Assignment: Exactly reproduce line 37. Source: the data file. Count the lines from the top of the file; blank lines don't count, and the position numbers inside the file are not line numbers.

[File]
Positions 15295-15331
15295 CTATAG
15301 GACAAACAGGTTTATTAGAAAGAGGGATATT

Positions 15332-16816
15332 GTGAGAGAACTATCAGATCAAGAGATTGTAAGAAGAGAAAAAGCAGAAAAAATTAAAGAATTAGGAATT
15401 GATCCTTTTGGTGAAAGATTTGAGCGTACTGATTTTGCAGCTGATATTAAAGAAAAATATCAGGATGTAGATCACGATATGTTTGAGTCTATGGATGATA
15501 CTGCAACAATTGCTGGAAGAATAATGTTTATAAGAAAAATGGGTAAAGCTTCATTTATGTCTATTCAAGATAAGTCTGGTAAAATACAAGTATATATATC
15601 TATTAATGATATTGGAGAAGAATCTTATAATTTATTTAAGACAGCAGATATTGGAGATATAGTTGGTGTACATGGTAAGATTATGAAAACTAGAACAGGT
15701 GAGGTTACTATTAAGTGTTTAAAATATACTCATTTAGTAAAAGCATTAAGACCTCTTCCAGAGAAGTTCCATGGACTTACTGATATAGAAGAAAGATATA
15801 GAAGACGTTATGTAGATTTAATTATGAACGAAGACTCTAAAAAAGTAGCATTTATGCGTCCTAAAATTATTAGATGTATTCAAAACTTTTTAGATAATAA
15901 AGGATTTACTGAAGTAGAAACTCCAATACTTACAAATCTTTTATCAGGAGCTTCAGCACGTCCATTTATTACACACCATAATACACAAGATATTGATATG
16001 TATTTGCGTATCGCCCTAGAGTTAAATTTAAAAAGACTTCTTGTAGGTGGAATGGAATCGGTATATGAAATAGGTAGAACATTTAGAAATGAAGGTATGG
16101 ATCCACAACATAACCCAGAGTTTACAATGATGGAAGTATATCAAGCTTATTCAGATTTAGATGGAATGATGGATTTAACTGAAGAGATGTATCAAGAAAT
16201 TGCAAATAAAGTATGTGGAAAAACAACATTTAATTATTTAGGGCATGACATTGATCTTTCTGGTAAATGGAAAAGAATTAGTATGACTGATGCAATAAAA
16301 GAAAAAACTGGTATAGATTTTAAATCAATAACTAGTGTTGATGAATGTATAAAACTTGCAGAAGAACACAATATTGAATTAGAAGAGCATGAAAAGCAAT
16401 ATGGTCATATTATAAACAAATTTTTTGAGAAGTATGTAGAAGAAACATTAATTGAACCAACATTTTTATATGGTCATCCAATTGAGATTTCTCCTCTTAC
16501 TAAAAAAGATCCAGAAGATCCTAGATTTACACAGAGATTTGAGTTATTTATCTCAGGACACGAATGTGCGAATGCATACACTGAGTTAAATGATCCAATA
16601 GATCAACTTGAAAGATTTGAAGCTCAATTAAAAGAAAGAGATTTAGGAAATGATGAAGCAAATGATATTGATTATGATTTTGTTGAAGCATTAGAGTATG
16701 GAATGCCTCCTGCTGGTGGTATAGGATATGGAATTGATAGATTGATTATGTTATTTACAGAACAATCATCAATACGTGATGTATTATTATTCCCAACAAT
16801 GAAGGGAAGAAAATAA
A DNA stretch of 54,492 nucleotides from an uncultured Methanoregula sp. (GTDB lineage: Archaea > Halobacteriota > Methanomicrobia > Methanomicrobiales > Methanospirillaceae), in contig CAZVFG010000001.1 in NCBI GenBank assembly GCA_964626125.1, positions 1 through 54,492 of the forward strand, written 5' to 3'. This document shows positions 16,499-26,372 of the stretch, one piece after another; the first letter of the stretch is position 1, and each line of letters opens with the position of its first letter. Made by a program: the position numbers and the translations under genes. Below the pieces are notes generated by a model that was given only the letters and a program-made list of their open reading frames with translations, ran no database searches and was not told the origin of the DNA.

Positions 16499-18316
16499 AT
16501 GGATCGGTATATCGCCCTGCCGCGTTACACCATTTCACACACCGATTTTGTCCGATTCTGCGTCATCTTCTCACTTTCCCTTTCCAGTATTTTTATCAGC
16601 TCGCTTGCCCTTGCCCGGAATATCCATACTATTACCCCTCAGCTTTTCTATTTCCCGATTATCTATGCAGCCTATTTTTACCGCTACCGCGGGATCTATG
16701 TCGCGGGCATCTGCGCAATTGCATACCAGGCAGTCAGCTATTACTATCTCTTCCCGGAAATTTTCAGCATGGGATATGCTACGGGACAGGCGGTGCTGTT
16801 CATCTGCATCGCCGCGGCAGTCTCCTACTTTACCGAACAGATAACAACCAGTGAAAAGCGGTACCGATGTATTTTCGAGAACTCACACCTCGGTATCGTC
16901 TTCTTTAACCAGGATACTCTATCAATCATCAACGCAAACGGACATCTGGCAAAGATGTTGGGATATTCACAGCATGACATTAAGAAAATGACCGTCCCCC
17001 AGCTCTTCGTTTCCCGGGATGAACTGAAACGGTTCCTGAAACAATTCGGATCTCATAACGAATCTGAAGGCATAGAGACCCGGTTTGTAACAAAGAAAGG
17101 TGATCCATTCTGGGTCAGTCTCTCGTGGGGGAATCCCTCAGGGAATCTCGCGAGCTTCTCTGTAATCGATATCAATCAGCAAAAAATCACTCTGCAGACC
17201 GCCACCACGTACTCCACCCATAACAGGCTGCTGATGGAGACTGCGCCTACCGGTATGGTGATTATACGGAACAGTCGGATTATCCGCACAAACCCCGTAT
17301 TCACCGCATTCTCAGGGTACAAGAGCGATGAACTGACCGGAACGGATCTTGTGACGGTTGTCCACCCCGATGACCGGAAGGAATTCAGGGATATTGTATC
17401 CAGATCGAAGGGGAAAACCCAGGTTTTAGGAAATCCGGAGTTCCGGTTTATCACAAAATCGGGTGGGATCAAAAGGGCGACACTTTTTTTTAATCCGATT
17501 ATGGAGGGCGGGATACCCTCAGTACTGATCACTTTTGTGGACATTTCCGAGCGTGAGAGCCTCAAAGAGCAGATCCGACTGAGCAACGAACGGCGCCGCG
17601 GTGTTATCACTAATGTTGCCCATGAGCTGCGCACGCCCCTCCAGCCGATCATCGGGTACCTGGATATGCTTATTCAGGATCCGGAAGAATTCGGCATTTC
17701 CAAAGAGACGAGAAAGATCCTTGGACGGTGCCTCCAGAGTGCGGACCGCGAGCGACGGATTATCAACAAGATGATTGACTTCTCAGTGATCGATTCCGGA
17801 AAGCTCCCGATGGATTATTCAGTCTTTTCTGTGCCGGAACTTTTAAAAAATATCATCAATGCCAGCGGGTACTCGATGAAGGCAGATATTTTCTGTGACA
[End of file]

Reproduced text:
17801 AAGCTCCCGATGGATTATTCAGTCTTTTCTGTGCCGGAACTTTTAAAAAATATCATCAATGCCAGCGGGTACTCGATGAAGGCAGATATTTTCTGTGACA